Great Britain deep in the doldrums

Cowes Week: Unexpectedly brisk winds cause the Admiral's Cup fleet to change course in midstream
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THE WINNERS were grinning, but the losers spitting with rage as the Champagne Mumm Admiral's Cup fleet straggled back into Cowes yesterday at the end of an offshore race in the Channel which started so briskly that the 104-mile course was extended to 154, and which then dissolved into frustrating calm.

Deepest in the doldrums was the Great Britain team which now lies eighth out of eight, last, at the back, carrying the red lantern. Their ability to find more snakes than ladders is in contrast to the Scandinavians, who have jumped to third overall, ahead of the holders, Germany. But it is the United States who continue to march determinedly towards a goal that is the focus of a four-year programme, with Italy hanging in just seven points adrift.

While consistency has been the keynote of the American performance, the Scandinavian group, entered under a common umbrella for the first time, with a boat each from Norway, Sweden and Denmark, has seen fortunes fluctuate. Their Mumm 36, Skandia, was dismasted in the second of two inshore races on Thursday, but came back to win its division in the Channel race, as did their big boat, Mean Machine.

The Italian 40, BravaQ8, has shrugged off attacks about any wrinkles in her measurement assessment and, with Francesco de Angelis and the American Paul Cayard sharing responsibilities at the back, the Kiwi Warwick Fleury trimming the main sail, and another American, Stevie Erickson, looking after headsail trimming, they are a click too powerful even for the meticulously prepared Americans in their 40, Pigs in Space, steered by Kenny Read.

The course took the competitors, including 61 non- cuppers, westward out of the Solent on a swift ebb tide and down to Poole, where they turned to run back south of the Isle of Wight and put in a triangle around Nab Tower. The weather forecast was for light winds, so the course was cautiously short, just 104 miles, where the norm would have been 140 to 200. It rapidly became clear that what was meant to be a 36-hour marathon would turn into a sprint as the breeze held at 12-15 knots and the really big boats, the Maxis, were looking at a finish within 12 hours, and the big Admiral's Cup boats not much after that.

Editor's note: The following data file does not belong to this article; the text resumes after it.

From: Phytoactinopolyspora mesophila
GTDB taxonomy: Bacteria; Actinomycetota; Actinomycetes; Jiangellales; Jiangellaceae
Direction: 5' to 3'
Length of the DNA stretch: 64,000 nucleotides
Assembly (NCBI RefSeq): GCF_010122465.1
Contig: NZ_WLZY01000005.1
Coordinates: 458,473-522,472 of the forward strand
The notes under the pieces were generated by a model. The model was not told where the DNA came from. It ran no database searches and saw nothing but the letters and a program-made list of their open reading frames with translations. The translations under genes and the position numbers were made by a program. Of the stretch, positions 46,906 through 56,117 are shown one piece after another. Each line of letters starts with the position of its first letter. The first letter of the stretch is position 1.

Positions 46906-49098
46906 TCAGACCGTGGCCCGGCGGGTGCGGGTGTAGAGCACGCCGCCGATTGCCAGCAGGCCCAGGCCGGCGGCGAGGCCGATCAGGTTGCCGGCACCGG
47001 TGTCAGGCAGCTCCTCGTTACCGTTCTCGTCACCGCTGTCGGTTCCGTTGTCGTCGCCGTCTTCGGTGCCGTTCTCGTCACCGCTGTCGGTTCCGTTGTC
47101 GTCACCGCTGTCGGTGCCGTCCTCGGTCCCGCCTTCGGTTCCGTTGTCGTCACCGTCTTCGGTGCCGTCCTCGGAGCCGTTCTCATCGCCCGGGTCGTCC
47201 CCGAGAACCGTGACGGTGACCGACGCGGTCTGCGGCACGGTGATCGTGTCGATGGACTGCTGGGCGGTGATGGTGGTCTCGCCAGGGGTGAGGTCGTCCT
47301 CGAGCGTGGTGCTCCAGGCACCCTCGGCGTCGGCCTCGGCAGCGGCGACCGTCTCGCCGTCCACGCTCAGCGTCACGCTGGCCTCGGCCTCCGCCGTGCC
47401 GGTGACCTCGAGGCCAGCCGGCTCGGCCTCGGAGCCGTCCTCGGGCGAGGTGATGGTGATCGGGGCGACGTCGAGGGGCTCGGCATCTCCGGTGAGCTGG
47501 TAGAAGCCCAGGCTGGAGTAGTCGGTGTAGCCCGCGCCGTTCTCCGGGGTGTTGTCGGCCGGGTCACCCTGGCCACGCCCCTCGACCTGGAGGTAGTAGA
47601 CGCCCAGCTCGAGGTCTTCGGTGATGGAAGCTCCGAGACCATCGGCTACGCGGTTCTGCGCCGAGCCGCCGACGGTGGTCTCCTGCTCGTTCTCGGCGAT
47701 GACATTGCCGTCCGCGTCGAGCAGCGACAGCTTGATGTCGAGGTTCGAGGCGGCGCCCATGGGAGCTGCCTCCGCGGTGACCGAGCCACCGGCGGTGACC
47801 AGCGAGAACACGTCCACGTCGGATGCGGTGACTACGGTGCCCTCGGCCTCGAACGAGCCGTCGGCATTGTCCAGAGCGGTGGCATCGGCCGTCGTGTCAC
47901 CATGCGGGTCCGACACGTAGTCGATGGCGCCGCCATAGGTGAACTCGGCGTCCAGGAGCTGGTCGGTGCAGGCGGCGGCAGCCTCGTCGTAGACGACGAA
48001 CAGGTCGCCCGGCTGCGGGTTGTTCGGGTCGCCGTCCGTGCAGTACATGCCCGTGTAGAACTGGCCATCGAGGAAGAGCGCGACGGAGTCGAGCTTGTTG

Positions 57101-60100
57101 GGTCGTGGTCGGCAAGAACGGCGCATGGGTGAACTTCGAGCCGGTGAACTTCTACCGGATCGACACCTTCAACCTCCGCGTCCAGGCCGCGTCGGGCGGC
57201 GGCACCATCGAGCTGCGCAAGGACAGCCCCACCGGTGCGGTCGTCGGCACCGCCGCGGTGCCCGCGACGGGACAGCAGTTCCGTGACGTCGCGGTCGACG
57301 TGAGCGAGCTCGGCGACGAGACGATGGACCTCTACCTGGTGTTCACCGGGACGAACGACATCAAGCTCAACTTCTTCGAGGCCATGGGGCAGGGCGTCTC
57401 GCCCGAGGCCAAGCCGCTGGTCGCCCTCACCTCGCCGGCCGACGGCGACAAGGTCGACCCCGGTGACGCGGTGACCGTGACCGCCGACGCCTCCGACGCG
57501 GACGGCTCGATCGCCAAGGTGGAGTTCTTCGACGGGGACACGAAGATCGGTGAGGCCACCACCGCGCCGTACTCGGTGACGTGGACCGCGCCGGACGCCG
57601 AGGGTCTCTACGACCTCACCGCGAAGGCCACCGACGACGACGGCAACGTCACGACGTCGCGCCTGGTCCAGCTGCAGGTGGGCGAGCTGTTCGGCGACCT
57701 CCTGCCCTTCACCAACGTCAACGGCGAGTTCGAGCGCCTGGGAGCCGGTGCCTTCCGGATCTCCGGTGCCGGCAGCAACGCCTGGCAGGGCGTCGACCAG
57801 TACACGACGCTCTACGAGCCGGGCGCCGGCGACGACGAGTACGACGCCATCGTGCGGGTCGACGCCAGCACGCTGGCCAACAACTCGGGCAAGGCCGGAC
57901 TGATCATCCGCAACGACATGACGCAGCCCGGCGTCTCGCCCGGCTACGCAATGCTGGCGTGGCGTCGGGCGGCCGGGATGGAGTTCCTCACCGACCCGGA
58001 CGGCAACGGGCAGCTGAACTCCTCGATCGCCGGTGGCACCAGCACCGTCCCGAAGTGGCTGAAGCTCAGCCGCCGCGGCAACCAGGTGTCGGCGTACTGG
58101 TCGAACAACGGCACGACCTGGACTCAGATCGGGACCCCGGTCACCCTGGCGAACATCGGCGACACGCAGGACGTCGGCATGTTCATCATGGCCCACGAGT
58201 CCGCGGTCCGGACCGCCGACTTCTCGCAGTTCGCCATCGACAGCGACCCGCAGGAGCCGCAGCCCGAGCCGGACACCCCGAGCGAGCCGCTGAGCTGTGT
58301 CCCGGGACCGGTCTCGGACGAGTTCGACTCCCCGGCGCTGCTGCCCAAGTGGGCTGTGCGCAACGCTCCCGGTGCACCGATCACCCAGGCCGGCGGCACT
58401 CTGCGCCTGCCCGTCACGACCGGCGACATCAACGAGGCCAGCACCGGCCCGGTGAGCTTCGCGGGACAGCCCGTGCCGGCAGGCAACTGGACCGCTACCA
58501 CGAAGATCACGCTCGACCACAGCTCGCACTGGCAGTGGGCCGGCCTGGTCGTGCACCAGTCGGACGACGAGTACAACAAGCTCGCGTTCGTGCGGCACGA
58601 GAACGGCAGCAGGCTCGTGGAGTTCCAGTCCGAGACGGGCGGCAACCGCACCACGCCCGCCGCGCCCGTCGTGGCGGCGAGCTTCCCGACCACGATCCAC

The race officer Alan Green then invoked a provision to change the course while the race was in progress, broadcast his intentions to the fleet, and sent them another 50 miles up towards Brighton and back.

Those competitors who made it across the finish line near Portsmouth before the wind finally died out just before dawn included the clutch of Maxi yachts that have returned to take part in a rejuvenated Skandia Life Cowes Week.

Others were not so lucky. The Irish team on their mid-size 40-footer Jameson 2 had to endure the frustration of anchoring, out of wind and with the tide pushing them backwards, just 0.8 of a mile from the finish when holding third place in their class. They then saw both the Hong Kong boat Beau Geste and Scandinavia's 40-footer Fram, sailed by King Harald of Norway, trickle past to push them down to fifth.

Less concerned were the competitors beginning eight days of racing in Skandia Life Cowes Week yesterday.

There is a total of 857 boats entered, up by 50 over last year, and most of them had to worry more about sunburn than survival at sea as a fitful wind delayed the starts of most races and made for slow progress when they began.

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